August 1, 2012: Phillips to Run 50,000 to 90,000 bpd of Advantaged Crudes to Alliance Refinery

Phillips reported during their second-quarters earnings report on August 1, 2012 that Phillips wants to move the shale crudes from 120,000 to ultimately 450,000 to 460,000 barrels a day and has a plan to get advantaged crude into most Phillips refineries. "We are trying to get those crudes to every refinery we can," said Phillips CEO Greg Garland. "And then Alliance, we are running today Eagle Ford crude and some Bakken crude in Alliance, but ultimately [we want to run] 50,000 to 90,000 barrels a day."."[34]

August 1, 2012: Phillips Won't Sell Alliance Refinery

Reuters reported on Phillips second-quarters earnings report on August 2, 2012 that Phillips 66 said it would retain its 247,000 barrel-per-day Alliance plant in Belle Chasse, Louisiana, because it expects increased access to cut-price light sweet crude to run there.[35] "We had a lot of people go through the data room. We had a handful of offers and nothing we really regarded as approaching our whole value for the asset," said Garland. "I think in the interim year that's passed since we made that first decision that our view has changed in terms of Gulf Coast crudes particularly LLS as becoming advantaged. So we just think Alliance really has more future value than certainly -- value today than what people are willing to pay."[36]

June 5, 2012: Phillips 66 Reconsiders Sale of Alliance Refinery

Nasdaq reported on June 5, 2012 that Phillips 66 CEO Greg Garland told financial analysts during an investors conference that although Phillips 66 has been considering the sale of its Alliance refinery in Belle Chasse, Louisiana since December 2011, the company is now rethinking the prospect amid falling prices for Light Louisiana Sweet (LLS) crude oil and may not put the refinery up for sale after all. "Our view of that refinery has increased," said Garland. "We think LLS will become an advantaged crude." hillips 66 and other refiners have been rearranging their geographic footprint to take advantage of a boom in US oil and natural gas production that has scrambled the refining map. Refineries with access to new, discounted oil in the U.S. midcontinent have prospered, while coastal refineries have seen profit margins decline.[37] LLS sold for about $95 a barrel Tuesday, down nearly 17% since December. The premium of about $12 LLS commands over inland-crude-oil benchmark West Texas Intermediate should fall as more WTI crude comes to the Gulf Coast via pipelines and rail cars.[38]

According to an article in the Wall Street Journal on June 7, 2012, it may be difficult for Phillips to find a buyer for the Alliance Refinery because long term US gasoline consumption is falling. "Other refineries all have assets on the chopping block, but in a world where domestic fuel sales are in long-term decline, potential buyers are in short supply," write Ben Lefebre. However lower crude prices are making the economics of refining attractive again. "There may be a gleam of hope for Gulf Coast refiner profitability," writes Lefebre. "Exports are growing and Gulf Coast crude economics are getting better. The surge in domestic crude production could bring down the cost of regional oil benchmark Light Louisiana Sweet, giving refines in the region a distinct advantage, refiners and analysts have said."[39]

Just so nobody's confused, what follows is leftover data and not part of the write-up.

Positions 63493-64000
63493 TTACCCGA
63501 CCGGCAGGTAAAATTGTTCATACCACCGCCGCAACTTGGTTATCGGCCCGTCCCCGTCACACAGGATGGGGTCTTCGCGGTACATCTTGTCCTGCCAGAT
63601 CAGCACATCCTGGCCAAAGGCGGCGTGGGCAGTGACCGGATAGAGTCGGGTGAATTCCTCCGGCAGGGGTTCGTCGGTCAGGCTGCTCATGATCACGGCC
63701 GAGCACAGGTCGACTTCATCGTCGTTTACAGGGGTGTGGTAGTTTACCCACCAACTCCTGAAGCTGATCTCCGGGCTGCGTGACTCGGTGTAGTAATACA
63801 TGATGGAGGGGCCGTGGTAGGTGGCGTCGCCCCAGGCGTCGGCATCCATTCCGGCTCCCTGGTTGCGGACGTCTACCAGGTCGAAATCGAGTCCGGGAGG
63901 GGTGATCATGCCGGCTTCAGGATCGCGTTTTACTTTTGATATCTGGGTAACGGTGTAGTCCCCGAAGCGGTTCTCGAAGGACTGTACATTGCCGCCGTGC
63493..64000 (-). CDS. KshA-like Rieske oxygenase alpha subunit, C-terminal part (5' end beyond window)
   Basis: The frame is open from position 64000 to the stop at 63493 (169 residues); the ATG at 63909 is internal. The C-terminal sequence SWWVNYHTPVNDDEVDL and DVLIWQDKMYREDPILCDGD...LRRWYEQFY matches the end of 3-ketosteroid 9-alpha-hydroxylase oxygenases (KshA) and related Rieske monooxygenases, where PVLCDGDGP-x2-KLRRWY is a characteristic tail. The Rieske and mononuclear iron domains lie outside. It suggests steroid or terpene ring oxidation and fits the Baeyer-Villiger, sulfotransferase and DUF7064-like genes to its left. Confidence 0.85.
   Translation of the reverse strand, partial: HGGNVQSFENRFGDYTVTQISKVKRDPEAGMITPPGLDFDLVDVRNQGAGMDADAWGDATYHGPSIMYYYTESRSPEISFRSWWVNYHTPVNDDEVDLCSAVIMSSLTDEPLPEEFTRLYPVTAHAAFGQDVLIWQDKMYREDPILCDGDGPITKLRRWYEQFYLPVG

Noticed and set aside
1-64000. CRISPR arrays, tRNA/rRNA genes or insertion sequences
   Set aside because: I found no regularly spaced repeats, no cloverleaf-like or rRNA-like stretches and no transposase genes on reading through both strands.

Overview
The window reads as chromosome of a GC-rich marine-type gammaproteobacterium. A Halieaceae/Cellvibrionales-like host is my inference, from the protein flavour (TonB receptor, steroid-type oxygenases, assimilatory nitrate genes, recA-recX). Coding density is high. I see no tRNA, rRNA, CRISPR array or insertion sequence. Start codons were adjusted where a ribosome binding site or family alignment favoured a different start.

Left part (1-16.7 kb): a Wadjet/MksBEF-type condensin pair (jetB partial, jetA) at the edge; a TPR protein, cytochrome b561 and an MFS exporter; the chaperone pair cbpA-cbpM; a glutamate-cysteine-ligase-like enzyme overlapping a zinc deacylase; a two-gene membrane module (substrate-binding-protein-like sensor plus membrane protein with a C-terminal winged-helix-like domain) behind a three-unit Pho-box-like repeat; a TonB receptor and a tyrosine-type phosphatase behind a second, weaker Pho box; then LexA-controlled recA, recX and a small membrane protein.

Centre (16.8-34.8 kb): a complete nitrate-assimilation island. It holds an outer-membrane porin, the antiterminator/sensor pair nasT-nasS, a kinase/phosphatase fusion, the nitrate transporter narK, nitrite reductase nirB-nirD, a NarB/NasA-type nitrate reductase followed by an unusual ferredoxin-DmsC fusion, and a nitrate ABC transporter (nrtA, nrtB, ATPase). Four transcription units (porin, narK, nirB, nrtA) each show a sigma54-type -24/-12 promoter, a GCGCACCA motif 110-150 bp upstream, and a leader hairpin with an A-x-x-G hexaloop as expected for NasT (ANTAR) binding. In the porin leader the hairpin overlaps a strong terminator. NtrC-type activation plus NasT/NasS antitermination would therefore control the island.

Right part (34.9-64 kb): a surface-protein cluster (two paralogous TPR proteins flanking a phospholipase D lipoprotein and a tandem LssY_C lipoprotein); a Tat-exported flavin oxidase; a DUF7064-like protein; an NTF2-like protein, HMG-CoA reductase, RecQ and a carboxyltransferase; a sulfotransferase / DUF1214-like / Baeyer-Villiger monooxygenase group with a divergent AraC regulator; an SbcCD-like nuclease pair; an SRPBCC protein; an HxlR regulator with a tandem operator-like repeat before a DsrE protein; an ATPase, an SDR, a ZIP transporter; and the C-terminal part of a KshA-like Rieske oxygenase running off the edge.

May 1, 2012: Phillips 66 is Trying to Sell Alliance Refinery

Garland told Reuters on May 1, 2012 that Phillips 66 aims to double refined product exports to 200,000 bpd in the next two years, but its 247,000 bpd Alliance refinery in Belle Chasse, Louisiana -- which runs light-sweet crude -- is on the block. Increasing U.S. light-sweet inland shale oil output along with more infrastructure to move it to the refinery-heavy Gulf Coast means more advantaged crude prices could show up in the region in the coming years, increasing Alliance's value, Garland said. If the price isn't right for what he called "a good export platform for us," Phillips 66 will keep it, Garland said. "We wouldn't let the refinery go cheap."[40]

Phillips 66 Worldwide Refineries

Phillips has the following worldwide refineries:[41]

Country Name Location Capacity (KBD) Nelson Complexity Factor Clean Product Yield
Gulf Coast US Alliance Refinery (AL) Belle Chasse, LA 247 12.5 86%
Eastern US and Europe Bayway Refinery (BW) Linden, NJ 238 8.4 90%
Central US Billings Refinery (BI) Billings, MT 118 14.4 89%
Central US Borger Refinery (BG) Borger, TX 146 12.3 89%
Western US and Asia Ferndale Refinery (FN) Ferndale, WA 105 7.0 75%
Eastern US and Europe Humber Refinery (HU) North Linconshire 265 11.6 81%
Gulf Coast US Lake Charles Refinery (LC) Westlake, LA 239 11.2 69%
Western US and Asia Los Angeles Refinery (LA) Carson, CA/Wilmington, CA 139 14.1 87%
Western US and Asia Melaka Refinery in Malaysia (ME) Melaka 58 9.3 83%